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Urban Rhythms

What Becomes a Legend Most?

By Wiley Hall III | Posted 6/27/2001

A great many of us appear to be afflicted with a serious case of Ripken Fever, also known as Lips-On-Buttocks Disease. Its symptoms include the manic, indecent, over-the-top adulation of a mere mortal, resulting in a complete loss of perspective and total dementia.

We got a sampling of this malady last week when Orioles third baseman Cal Ripken Jr. announced his plans to retire at the end of this season.

This announcement sparked an outburst of accolades that would have been unseemly even if we had been talking about a star, such as Michael Jordan, who retired at or near the top of his game and who had led his team to championship after championship. Applied to Ripken, a career .276 hitter whose team has not won a damned thing since he's been its leader, this unabashed gushing is downright embarrassing. Even 8-year-olds display more cool.

For most baseball fans, Ripken Fever appears to be relatively benign. Fans appear able to cheer for Ripken at the ballpark. Praise him in their local bar. Then go home, mow the lawn, pay the bills, live out their lives as God intended.

Ripken Fever may even be beneficial to Major League Baseball in that it gives the sport an inoffensive hero who can be embraced throughout the league.

But Ripken Fever is deadly to sportswriters and broadcast commentators, a sort of Mad Cow Disease for the media. We look to the media to provide the information and perspective we need to form our own opinions. Sportswriters cannot do either of those effectively when their collective lips are planted so firmly to Ripken's buttocks.

And I believe Ripken Fever has been harmful to the team. My theory is that major-league players, each of whom came of age swathed in a cocoon of adulation themselves, get tired of all the attention given to Ripken. They get tired of being called upon to testify to his greatness, as they are constantly asked to do. They get tired of coming to the park only to discover that yet another game has been delayed for yet another fan-appreciation night.

Fed up with one man soaking up all the praise, Ripken's teammates lose their edge year after year. You can look it up. The Orioles, under Ripken's leadership, perennially have been one of the great chronic underachievers in all of Major League Baseball. This year has been fairly typical. The team has two or three nights of crisp play, followed by an equal number of listless games.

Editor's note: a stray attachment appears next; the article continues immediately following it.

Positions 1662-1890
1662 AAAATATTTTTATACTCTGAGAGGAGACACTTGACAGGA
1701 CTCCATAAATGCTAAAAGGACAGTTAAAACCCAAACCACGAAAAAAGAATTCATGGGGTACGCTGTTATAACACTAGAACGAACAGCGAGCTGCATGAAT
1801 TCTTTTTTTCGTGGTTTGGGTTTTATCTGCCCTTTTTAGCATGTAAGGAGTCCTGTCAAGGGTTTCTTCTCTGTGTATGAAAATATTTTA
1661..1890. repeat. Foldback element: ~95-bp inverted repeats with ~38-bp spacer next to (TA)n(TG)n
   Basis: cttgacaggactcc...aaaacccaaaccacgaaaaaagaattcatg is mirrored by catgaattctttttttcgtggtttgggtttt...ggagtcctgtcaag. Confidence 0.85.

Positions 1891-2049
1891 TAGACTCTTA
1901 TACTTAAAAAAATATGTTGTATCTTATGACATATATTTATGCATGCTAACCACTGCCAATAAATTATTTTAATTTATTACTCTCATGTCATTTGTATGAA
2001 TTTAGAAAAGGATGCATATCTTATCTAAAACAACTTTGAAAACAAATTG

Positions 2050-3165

The Orioles last won the World Series in 1983, a year during which Ripken enjoyed a stellar season. He batted .318, drove in 102 runs, and hit 27 home runs. But back then he was the new kid on a veteran team. As the older guys retired and Ripken's legend grew, the team plummeted into mediocrity. In the late 1980s, when both the media and fans grew infatuated with Ripken's consecutive-innings and -games streak, the Orioles struggled to win as many as half their games. Manager Cal Ripken Sr. finally halted one of the streaks at 8,243 innings in 1987. Even then, writers were saying that only Ripken's father had the moral authority to break the streak--as though Junior's record was more important than the team.

Through the 1990s, as Ripken's legend grew because of his consecutive-games streak, his team managed to win just 51 percent of its games and became noted as one of the most disappointing clubs in baseball. The exception occurred in 1996 and '97 when Davey Johnson came to town as manager, wrestled leadership away from Ripken, and guided the team to the playoffs. The moment Johnson left and team leadership reverted back to Ripken, the Orioles returned to their mediocre ways.

I hope you will note that none of this is necessarily Ripken's fault. He has had a true Hall of Fame career--421 career home runs, the records for consecutive innings and consecutive games, 17 All Star appearances, American League Rookie of the Year in 1982, and two Gold Gloves.

Ripken can't help it if Baltimore's sports community treats those numbers as if they were the résumé of a god. In fact, given the unseemly reverence with which he is treated here, you have to admire his humility. Still, it is good to know that the only known cure for Ripken Fever is right around the corner. He will retire at the end of this season, and at last his teammates can peep out from under his shadow.

Or maybe I'm being overly optimistic. I can imagine this town's sportswriters spending next season asking players, "Don't you miss Cal? Don't you wish Cal were here?" And the curse of mediocrity born of Ripken Fever will linger on.

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